7 Threats to Cancer Care

Gabriel Miller; Peter P. Yu, MD; Jennie R. Crews, MD; Matthew Farber

Disclosures

September 10, 2014

In This Article

Payment Problems

Key Facts:

In the 2013 Medscape Physician Compensation Report, oncology reported the greatest decrease in income among the specialties, with a 4% drop; however, in the 2014 survey, oncologists reported a 4% increase.

One out of every three respondents to the ACCC's 2013 Trends in Community Cancer Centers survey were involved in a merger, acquisition or affiliation of cancer programs during the previous year.[2]

Dr. Yu: One issue is that we are not a procedure-based practice. We deal mostly with cognitive services, which means our income is largely derived from E/M codes, which just don't pay well. We did have a procedure of sorts with chemotherapy, but the margins for that have eroded rapidly, and now, in fact, it has become a risk factor. So with the rising price of drugs and shrinking margins, it really becomes not a potential revenue source but a potential practice killer. With the expense of chemotherapy drugs, insurance denial, and patients not being able to handle the copays, you could be financially sunk pretty quickly. The financial pressures tie into payment reform and reimbursement mechanisms, so that is a part of the problem.

The broad context is to move away from reimbursement structures that reward just doing more, getting paid for doing more, and to put more emphasis on accountability for outcomes and for reducing costs by [telling practices] that the way to preserve your margin is not by increasing volume; it's by reducing the cost of your care delivery and focusing there. Another thing that ASCO feels is important is to encourage or incentivize the use of nonphysician providers to deliver care. Physicians are the best trained, the most knowledgeable members of the cancer care team, and need to be used appropriately. So we should be making the big decisions. We should be seeing the patients when there is a problem and having one-on-one, meaningful discussion with them. But others can do the things that are more clerical or more routine. A reimbursement system that pays only when the doctor sees the patient, and not when someone else does something, is not encouraging us to be efficient in doing what we want to do and letting us not do the things that we don't want to do.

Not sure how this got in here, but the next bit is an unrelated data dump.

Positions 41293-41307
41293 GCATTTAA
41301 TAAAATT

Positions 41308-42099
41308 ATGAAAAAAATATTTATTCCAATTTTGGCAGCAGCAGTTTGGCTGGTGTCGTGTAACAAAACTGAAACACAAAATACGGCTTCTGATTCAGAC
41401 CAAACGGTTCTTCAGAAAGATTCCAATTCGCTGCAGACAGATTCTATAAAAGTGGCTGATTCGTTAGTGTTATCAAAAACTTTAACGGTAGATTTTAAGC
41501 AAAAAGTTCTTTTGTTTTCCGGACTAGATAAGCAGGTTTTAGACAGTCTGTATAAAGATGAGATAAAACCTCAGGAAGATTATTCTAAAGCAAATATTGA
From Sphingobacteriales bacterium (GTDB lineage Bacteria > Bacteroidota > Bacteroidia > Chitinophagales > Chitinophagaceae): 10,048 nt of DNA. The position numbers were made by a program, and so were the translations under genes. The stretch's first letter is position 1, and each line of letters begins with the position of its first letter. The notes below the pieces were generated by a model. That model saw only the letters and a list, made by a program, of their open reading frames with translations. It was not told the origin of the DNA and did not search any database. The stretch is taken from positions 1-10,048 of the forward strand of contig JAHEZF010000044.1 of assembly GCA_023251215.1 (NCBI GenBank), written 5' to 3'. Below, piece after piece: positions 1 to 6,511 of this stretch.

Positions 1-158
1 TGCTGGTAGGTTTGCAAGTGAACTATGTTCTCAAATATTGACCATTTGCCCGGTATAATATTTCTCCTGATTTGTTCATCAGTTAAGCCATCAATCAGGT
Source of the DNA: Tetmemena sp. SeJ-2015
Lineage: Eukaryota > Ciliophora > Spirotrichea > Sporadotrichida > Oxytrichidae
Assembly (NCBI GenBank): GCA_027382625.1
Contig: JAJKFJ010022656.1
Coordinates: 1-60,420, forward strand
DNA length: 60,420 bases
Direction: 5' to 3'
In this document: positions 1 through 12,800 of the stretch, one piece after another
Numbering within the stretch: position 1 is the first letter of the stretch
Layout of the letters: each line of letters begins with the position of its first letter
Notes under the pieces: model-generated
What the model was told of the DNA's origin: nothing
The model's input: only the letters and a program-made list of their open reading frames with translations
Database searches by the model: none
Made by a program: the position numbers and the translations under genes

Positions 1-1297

Dr. Crews: One of the biggest impacts with healthcare reform has been limiting where patients can go, and that's driven by the insurance companies. We're having a lot of issues with one predominant insurer in this region limiting patients going to the premier university system in the state. That's where we send most of our patients for second opinions and specialized care. That's been a huge issue with reform; patients could have decreased access to sites of care.

Mr. Farber: Salaries of medical oncologists, if we are going to take that subset, have either been flat or declining in recent years. We have definitely seen that trend happening, and I think it goes back to before the recent shift in some of the payment methodologies. I think it really goes back to the Medicare Modernization Act of 2003 and that part of the system, because there were some significant changes specifically around how Medicare reimburses for care and how Medicare reimburses for drugs. All of that put a lot of financial pressure on how practices compensated their physicians' time. When you add to that these newer payment methodologies, it just continues to put pressure on that. Things like treatment pathways and episodic care, accountable care organizations, oncology medical homes -- these are all ways to weed out any excess and unnecessary tests in the systems in an effort to provide better-quality care at lower cost. There are some studies showing that it is working from an overall cost standpoint to the healthcare system, but at the same time, we are still trying to understand what the implications are to our practices. For example, for a practice to become a true oncology medical home as it's being defined now, there are quite a few upfront staff and personnel costs that a practice has to invest in -- things like having 24-hour triage services available or being open on weekends. There is significant cost to that and there has to be payment justifications in order to do that. You can't expect the practice to be able to do that without increased reimbursement on the part of the payers.

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